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Failing water meters behind new minimum water consumption rate in Chase

Chase water rate woes

An increase in water and sewer rates as well as a newly implemented minimum consumption rate has become a hot button issue for some Chase residents.

The last two Village of Chase council meetings have seen residents attending to bring forward their issues with the increased rates to elected officials.

Debbie Lovin, Chase finance manager, said the rate changes were necessary due to an ongoing problem with failing water meters.

“Because of these failing meters, the bylaw didn't have any safeguards for billing purposes. So those who had no meter readings were being charged nothing for their water consumption,” Lovin said.

The water consumption rates were raised in a bylaw which came into effect in October. The previous rate of 70 cents per cubic meter was increased to 98 cents per cubic meter.

However the part of the bylaw that appears to have upset some residents is the addition of the new minimum consumption rate.

“We set the minimum consumption at 60 cubic meters,” Lovin explaned. “That was based on the average of all the households over 12 months that had meter readings.”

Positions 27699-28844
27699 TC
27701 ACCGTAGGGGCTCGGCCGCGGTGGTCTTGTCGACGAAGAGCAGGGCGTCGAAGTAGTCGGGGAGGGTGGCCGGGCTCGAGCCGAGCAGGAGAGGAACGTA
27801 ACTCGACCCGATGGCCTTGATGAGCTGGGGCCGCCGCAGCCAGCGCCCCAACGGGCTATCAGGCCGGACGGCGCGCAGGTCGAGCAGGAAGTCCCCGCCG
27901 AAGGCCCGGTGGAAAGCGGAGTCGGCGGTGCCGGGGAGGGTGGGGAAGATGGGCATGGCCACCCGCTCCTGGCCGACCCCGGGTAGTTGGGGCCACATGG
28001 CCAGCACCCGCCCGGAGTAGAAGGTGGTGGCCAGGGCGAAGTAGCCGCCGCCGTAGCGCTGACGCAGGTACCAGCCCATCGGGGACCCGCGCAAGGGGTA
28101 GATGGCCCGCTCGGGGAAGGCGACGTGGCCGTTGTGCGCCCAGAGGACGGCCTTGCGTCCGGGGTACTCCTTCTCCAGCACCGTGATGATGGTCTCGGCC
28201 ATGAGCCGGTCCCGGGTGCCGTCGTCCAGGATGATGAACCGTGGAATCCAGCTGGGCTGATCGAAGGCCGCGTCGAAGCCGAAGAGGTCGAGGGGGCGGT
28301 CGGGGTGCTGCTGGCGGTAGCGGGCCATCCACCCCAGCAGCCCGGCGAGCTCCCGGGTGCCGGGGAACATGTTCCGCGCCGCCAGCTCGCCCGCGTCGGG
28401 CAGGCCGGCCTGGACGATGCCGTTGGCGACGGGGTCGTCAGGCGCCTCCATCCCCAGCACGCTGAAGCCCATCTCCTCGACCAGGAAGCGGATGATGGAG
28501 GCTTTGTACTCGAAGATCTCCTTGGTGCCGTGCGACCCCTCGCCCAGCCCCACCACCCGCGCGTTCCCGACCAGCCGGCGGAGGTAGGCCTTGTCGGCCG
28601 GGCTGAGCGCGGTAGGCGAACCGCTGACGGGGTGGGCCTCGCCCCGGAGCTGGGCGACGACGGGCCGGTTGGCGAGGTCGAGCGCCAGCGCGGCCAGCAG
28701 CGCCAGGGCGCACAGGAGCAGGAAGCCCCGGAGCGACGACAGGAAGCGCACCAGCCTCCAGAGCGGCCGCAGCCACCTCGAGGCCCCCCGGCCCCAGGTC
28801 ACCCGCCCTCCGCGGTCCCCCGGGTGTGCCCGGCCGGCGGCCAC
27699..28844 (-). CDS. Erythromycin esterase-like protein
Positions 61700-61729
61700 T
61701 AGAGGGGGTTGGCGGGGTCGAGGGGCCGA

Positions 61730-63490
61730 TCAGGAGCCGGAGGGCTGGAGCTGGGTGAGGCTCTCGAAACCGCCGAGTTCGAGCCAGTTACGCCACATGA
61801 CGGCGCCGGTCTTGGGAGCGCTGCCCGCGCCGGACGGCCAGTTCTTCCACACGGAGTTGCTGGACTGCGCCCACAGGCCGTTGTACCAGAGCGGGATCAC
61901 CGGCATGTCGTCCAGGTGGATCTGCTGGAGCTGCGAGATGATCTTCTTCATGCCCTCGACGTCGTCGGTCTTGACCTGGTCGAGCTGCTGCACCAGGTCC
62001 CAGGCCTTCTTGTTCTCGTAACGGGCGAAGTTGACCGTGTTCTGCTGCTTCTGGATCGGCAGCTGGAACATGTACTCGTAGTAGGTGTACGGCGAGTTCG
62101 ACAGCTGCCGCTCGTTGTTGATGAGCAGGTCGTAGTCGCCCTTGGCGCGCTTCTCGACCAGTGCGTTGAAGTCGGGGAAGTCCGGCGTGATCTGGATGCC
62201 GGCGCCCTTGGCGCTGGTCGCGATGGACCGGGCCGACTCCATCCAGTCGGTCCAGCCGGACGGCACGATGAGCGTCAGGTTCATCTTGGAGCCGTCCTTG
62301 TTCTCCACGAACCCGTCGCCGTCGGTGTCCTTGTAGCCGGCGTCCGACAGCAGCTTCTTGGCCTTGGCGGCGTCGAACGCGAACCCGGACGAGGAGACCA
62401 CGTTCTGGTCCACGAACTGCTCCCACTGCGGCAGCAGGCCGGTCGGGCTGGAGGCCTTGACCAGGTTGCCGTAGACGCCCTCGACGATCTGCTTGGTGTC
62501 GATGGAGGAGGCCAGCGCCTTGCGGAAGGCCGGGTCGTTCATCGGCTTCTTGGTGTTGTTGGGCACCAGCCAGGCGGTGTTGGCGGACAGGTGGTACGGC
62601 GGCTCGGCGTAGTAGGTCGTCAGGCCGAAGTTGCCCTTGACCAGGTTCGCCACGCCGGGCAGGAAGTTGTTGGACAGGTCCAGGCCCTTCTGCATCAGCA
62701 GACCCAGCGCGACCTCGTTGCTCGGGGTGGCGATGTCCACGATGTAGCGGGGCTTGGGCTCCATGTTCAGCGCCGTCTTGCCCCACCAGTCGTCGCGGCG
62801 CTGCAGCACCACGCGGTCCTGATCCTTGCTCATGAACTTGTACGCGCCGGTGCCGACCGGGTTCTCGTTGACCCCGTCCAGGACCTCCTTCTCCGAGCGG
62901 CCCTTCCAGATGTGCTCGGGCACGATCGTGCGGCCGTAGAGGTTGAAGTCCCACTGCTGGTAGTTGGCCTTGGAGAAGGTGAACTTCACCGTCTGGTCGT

According to Lovin, the previous system wasn’t sustainable over the long term.

“The water system itself has been running a deficit for quite a few years,” Lovin said. “It's been running about a $200,000 deficit for at least over eight years.”

Chase has been working on getting the broken water meters fixed, but hasn’t seen much progress.

“Right now, our public works are visiting houses but because of the large backlog it's just been compounding,” Lovin said. “You get three fixed, and three fail.”

“There's essentially two guys who are able to do that thing. So there is kind of that question, do we bite the bullet and bring in contractors and spend a lot of money to get them all done at once? And then will that give us enough data to reevaluate the rates?”

There are several options to consider, Lovin said.

“Or do we go to the next stage of technology and get meters that people can see in the cloud, basically, what their water usage is? ...Those are kind of the questions right now that we don't have those answers to.”

Council is having a budget open house on March 6, and water and sewer rates will be a topic of discussion.

The budget open house will take place at Chase Community Hall on March 6, at 6:30 p.m.



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